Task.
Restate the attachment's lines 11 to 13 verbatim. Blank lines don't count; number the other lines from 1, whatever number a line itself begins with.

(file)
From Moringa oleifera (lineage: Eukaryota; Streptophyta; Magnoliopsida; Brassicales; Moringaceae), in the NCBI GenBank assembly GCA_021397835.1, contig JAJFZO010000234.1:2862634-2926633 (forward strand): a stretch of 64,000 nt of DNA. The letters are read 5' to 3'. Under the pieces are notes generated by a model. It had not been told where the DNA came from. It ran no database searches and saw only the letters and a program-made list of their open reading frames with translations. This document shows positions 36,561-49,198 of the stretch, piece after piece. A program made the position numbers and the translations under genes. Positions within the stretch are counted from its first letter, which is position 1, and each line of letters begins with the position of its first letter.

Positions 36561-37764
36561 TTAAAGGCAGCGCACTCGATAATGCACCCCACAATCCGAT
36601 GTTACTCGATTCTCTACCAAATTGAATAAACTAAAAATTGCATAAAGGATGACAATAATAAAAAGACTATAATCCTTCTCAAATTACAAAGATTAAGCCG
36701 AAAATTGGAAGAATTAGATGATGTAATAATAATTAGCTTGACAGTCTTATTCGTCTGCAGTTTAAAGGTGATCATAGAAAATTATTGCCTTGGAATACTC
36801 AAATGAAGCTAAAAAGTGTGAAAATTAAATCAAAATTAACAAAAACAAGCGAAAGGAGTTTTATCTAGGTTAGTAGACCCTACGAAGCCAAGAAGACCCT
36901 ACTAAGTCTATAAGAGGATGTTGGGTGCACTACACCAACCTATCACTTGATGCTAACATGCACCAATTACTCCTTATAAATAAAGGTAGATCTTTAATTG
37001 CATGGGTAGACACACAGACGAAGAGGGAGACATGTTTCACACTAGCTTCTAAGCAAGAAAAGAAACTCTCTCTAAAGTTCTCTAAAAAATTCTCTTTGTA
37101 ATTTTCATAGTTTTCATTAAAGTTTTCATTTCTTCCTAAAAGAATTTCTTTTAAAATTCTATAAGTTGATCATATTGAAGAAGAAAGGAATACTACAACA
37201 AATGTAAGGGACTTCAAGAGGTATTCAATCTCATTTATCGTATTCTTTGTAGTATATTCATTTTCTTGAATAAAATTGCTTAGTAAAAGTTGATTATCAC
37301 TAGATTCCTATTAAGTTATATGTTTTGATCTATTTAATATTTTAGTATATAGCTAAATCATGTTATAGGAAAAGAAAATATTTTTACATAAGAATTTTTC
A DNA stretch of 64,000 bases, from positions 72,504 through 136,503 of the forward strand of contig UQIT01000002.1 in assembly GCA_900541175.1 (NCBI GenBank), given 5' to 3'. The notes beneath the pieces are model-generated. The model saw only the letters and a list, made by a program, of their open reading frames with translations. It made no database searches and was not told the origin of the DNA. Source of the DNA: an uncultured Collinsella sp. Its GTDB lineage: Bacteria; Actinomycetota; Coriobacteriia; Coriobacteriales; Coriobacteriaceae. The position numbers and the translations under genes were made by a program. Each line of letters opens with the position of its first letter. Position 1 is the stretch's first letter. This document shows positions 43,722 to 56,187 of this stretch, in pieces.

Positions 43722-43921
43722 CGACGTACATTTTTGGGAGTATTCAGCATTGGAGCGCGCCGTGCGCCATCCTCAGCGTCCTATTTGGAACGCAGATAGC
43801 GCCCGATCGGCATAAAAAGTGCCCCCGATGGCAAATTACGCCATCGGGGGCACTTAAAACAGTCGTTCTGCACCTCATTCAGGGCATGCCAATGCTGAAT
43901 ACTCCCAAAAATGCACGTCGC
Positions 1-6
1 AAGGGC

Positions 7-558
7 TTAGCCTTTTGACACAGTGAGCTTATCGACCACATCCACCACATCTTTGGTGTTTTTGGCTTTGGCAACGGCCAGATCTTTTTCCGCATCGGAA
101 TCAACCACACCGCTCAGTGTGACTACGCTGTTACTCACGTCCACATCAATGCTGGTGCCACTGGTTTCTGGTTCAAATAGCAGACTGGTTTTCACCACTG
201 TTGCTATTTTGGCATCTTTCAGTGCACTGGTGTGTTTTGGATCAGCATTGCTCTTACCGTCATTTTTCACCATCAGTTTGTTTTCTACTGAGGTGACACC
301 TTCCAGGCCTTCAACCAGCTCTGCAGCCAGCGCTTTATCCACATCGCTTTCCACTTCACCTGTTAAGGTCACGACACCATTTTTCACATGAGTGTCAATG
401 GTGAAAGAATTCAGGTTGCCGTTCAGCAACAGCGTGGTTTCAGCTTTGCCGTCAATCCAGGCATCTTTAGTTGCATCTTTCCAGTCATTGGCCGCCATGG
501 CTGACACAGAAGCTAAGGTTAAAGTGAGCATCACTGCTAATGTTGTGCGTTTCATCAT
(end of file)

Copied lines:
37301 TAGATTCCTATTAAGTTATATGTTTTGATCTATTTAATATTTTAGTATATAGCTAAATCATGTTATAGGAAAAGAAAATATTTTTACATAAGAATTTTTC
A DNA stretch of 64,000 bases, from positions 72,504 through 136,503 of the forward strand of contig UQIT01000002.1 in assembly GCA_900541175.1 (NCBI GenBank), given 5' to 3'. The notes beneath the pieces are model-generated. The model saw only the letters and a list, made by a program, of their open reading frames with translations. It made no database searches and was not told the origin of the DNA. Source of the DNA: an uncultured Collinsella sp. Its GTDB lineage: Bacteria; Actinomycetota; Coriobacteriia; Coriobacteriales; Coriobacteriaceae. The position numbers and the translations under genes were made by a program. Each line of letters opens with the position of its first letter. Position 1 is the stretch's first letter. This document shows positions 43,722 to 56,187 of this stretch, in pieces.

Positions 43722-43921